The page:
Simply Baseball Notebook straight from the source Sept 2002

BRIDGING THE GAP: Katsunori Kojima


Imagine being in a different country, a place where the language and culture - not to mention the food - is completely different from what you grew up with. Imagine that all the people that you work with have grown up in that country. Feelings of loneliness and isolation would certainly enter your mind. You might feel misunderstood, you might just give up and go home. There is one person that has been assigned to help you, to make the difficult transition easier - that person is your interpreter.

Katsunori Kojima, a native of Atsugi, Japan (about an hour from downtown Tokyo), has been working as an interpreter since 1996. His current assignment is bridging the cultural divide for San Francisco Giants outfielder, Tsuyoshi Shinjo. Shinjo, who spent 10 seasons playing for the Hanshin Tigers in Japan, began his career in America last season with the New York Mets. After he was traded to San Francisco in off season, Kojima was contacted by the club to act as his interpreter.

Kojima, 29, learned the English language as a student by watching American movies and listening to American music. He found the language "fun" and picked it up quickly. He explained it was much easier for him to learn the language through movies and music than it was through school, which he found too structured.

Kojima's first taste of the United States occurred at the 1996 Summer Olympics in Atlanta, when he acted as the interpreter for Japan's silver medal winning baseball team. After graduating from Nihon University in 1997, Kojima began working for the Yokohama Baystars of the Japanese major league. He spent a total of five years in the organization, the first three as interpreter for non-Japanese players (many of which were American and spoke English) and the final two as the manager of sales and marketing for the teams' minor league affiliate, the Shonan Searex.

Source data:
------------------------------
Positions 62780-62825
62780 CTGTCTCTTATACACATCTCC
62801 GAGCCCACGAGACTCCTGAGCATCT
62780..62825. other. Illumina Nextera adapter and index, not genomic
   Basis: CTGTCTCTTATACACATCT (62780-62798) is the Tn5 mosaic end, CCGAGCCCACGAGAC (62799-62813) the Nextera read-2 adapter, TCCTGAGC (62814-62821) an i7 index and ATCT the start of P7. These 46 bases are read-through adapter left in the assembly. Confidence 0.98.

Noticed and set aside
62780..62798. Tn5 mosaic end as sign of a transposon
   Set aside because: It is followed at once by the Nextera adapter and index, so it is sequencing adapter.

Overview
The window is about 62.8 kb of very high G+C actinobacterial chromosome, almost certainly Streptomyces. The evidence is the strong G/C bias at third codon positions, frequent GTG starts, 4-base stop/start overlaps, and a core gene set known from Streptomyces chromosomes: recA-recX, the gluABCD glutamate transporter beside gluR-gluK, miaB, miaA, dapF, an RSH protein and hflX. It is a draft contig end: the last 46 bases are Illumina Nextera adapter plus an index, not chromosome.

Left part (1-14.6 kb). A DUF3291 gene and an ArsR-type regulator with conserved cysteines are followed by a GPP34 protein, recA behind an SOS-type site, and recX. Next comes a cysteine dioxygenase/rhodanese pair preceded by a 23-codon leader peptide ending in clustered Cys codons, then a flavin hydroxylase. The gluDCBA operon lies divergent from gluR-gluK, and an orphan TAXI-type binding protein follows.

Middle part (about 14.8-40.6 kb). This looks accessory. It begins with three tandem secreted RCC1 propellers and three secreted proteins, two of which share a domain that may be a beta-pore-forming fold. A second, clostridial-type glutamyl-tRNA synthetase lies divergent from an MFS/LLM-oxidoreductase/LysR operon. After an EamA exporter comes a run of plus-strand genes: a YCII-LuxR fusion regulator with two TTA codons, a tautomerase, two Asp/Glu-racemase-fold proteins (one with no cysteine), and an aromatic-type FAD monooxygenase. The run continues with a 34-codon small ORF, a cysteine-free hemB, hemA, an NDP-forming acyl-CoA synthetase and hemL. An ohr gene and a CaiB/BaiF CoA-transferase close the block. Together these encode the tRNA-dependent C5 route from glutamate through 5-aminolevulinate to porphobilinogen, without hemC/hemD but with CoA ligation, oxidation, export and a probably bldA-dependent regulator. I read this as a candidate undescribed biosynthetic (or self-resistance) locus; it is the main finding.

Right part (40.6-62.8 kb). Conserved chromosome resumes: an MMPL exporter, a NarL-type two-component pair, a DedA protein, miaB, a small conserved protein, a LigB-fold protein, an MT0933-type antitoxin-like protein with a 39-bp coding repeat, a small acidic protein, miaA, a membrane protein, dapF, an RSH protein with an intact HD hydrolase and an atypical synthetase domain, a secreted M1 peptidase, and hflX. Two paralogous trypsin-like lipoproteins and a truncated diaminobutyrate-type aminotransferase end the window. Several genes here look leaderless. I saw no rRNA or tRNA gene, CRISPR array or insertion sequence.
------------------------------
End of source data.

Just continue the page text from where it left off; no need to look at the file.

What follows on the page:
Lou Merloni, currently with the Boston Red Sox, spent part of the 2000 season with the Baystars and worked with Kojima, whom the American players dubbed "KK". "I was with him a lot during Spring Training. He helped make the transition that much easier for us (the Americans)," Merloni explained. "In Japan the biggest problem is communication - he just tried to make the Americans feel more comfortable and help us adapt and find restaurants and bars - he helped my transition a lot."

Kojima had known of Shinjo in Japan, but the two really didn't meet until January in Tokyo. During the meeting Kojima said that Shinjo "tested my personality," to see if the two would be compatible. Since then the two have become friends. "A very close friend of Shinjo's is a very close friend of mine," Kojima explained.

Kojima, who is spending his first full year in the US, said that working with Shinjo is fairly easy, "With Shinjo I don't have any problems - he's very independent. I don't have to be with him all of the time," he said.

Shinjo has developed a basic understanding of the language, but has trouble with sentence structure - which is when Kojima is needed to bridge the gap. "Whenever he has a question or problem, he comes and asks me."

Kojima, who also serves as the teams Assistant Video Coordinator, spends games in the clubhouse making video clips. "I cannot miss one pitch, including pick-offs," he commented.

At the beginning of each of the Giants' series, Kojima sits in on the advance scouting meeting to relay important information, like the opposing pitcher's tendencies, to Shinjo. A true student of the game, Kojima hopes having access to all of this inside information will someday pay off.

"Being an interpreter is not my goal," he stressed. "I am here to gain experience, to learn a lot of things that I cannot learn in Japan. My main goal is to create some new entertainment sports business in Japan. To reach my goal, I think I need to be here in the States at the major league level for at least one or two years."

The game of baseball is universal, but cultural differences exist. For instance, a player in Japan would never be intentionally hit by a pitch, but the Japanese have no problem when an opponent steals a base late in a game when his team is up five to seven runs.

Kojima believes that the flood gates are beginning to open and that more Asians will make their way to the US to play baseball. "Everybody thinks Americans have more power or speed, but lately players in Japan have been gaining those skills" he explained. "Hopefully people, not only from Japan, but all of Asia, can come to the States and play Major League Baseball."

-David Zingler


Simply Baseball Notebook